Nobody in 2001 imagined the Wikipedia of 2008, or if they did, they kept it to themselves.

Wilson also fails to mention Citizendium, the knowledge-base project currently being championed by Sanger. For the past several years, Sanger has been saying that the role of experts within the Wikipedia editing community has to be revised, and accordingly, Citizendium places a much greater value on training and qualifications. I like the idea, I gotta admit, although it doesn’t seem to be taking off with any great speed, and for all practical purposes, it’s Google-invisible. I suspect that trying to build a general encyclopedia from scratch using volunteer effort — whatever the credentials of the volunteers — will be a thankless and arduous task. Perhaps the wikis which trump Wikipedia in reliability and scholarly utility will be subject-specific ones.

Whether a credentialed expert in some academic field prefers Citizendium or Wikipedia probably comes down to personal taste, as much as anything. Wilson should have raised the option, but hey, maybe he had a length limit I don’t know about.

POSTSCRIPT: I have complaints about Wikipedia which aren’t exactly covered by Larry Sanger’s gripes, but they didn’t quite fit into the flow of this post. Maybe I’ll think of the right way to express them some other time.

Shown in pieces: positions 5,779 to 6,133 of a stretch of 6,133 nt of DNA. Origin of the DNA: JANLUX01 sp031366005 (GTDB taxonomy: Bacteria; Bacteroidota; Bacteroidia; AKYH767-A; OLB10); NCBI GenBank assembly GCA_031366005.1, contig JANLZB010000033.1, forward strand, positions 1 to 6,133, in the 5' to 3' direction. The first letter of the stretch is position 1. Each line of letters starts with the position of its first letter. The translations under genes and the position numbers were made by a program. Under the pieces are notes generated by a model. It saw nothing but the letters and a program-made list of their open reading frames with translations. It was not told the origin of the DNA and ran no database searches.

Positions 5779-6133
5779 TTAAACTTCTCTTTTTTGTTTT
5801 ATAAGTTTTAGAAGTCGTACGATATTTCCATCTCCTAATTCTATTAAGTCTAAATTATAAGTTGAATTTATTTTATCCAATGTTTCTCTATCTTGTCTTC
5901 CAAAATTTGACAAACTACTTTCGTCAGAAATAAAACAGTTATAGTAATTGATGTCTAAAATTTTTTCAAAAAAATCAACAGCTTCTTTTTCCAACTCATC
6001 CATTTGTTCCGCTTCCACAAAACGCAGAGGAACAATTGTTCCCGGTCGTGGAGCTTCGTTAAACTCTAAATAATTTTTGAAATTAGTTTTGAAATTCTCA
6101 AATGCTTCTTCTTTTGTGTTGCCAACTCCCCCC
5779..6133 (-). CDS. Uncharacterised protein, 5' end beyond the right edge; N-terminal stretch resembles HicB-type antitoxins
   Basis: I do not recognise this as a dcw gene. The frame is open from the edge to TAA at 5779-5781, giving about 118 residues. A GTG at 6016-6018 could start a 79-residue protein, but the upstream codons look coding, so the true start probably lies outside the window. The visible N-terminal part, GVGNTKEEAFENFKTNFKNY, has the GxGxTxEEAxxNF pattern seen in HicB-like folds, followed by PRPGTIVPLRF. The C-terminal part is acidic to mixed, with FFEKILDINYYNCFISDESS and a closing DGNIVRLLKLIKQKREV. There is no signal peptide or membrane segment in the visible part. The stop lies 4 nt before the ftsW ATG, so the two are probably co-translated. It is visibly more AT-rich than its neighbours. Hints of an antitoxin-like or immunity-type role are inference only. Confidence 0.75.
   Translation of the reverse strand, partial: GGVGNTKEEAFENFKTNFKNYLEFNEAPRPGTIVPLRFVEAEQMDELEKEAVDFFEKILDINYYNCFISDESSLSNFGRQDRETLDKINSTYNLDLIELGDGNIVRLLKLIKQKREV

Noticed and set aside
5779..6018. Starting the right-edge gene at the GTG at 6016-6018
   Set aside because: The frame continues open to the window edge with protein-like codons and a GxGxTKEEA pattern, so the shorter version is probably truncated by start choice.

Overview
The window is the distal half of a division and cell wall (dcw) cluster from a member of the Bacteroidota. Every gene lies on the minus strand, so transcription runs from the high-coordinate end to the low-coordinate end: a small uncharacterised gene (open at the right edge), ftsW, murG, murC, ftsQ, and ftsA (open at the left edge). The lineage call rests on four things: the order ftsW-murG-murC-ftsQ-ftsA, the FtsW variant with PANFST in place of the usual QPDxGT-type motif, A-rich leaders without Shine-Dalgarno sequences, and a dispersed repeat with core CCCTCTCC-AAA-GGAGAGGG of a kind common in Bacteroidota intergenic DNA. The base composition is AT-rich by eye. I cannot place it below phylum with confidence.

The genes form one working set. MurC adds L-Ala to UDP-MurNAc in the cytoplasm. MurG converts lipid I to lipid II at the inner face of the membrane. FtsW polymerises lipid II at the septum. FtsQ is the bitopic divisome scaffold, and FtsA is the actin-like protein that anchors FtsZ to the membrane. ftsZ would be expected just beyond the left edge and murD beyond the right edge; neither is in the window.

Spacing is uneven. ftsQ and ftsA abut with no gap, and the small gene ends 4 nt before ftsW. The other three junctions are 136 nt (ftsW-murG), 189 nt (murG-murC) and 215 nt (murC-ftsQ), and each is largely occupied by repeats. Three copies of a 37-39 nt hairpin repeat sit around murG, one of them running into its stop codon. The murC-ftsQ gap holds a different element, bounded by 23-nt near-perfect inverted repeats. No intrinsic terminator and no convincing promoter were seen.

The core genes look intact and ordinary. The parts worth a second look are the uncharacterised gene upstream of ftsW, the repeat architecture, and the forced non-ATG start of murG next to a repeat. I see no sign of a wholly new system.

4 Comments

    • Melusine
    • Posted Thursday, 3 April 2008 at 10:47 am
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    I think there’s a case for “over-encylopediazing” information. I used to be more critical of Wikipedia, but then found the sources on the bottom of the page to be quite useful. If I were a teacher I wouldn’t accept Wikipedia as a source, but its sources, yes. I see Wikipedia as an overview of a subject and if you want to dig deeper there’s little difficulty finding “expert” information online, so Citizendium seems pointless to me. Most experts have a website or their papers are in arXiv or similar. Google has replaced the card-catalogues and microfilms of yore: LexisNexis now has pay-per-view access and search engines are better. I have yet to find any problem in getting expert information, especially regarding science.

    One encyclopedia I’m looking forward to is E.O. Wilson’s idea of the Encyclopedia of Life, though I’d like it right now and it won’t appear for another decade or so.

    I gather those two odd-looking French brothers still bug you, if that’s what you’re referring to.